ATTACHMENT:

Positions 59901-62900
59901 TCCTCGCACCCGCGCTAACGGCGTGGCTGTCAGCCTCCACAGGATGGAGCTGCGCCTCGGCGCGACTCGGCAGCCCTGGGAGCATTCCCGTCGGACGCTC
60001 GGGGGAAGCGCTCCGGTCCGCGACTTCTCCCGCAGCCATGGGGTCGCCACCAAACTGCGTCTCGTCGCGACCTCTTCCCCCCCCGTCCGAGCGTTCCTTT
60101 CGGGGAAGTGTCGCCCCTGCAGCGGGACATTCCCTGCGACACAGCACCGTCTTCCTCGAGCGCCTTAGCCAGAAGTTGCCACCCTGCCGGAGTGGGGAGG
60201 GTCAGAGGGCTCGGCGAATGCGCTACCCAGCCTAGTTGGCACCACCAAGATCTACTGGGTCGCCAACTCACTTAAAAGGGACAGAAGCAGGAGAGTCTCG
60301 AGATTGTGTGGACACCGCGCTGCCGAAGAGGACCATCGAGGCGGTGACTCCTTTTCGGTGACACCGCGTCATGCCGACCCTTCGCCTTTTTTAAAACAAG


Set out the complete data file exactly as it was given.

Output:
Positions 59901-62900
59901 TCCTCGCACCCGCGCTAACGGCGTGGCTGTCAGCCTCCACAGGATGGAGCTGCGCCTCGGCGCGACTCGGCAGCCCTGGGAGCATTCCCGTCGGACGCTC
60001 GGGGGAAGCGCTCCGGTCCGCGACTTCTCCCGCAGCCATGGGGTCGCCACCAAACTGCGTCTCGTCGCGACCTCTTCCCCCCCCGTCCGAGCGTTCCTTT
60101 CGGGGAAGTGTCGCCCCTGCAGCGGGACATTCCCTGCGACACAGCACCGTCTTCCTCGAGCGCCTTAGCCAGAAGTTGCCACCCTGCCGGAGTGGGGAGG
60201 GTCAGAGGGCTCGGCGAATGCGCTACCCAGCCTAGTTGGCACCACCAAGATCTACTGGGTCGCCAACTCACTTAAAAGGGACAGAAGCAGGAGAGTCTCG
60301 AGATTGTGTGGACACCGCGCTGCCGAAGAGGACCATCGAGGCGGTGACTCCTTTTCGGTGACACCGCGTCATGCCGACCCTTCGCCTTTTTTAAAACAAG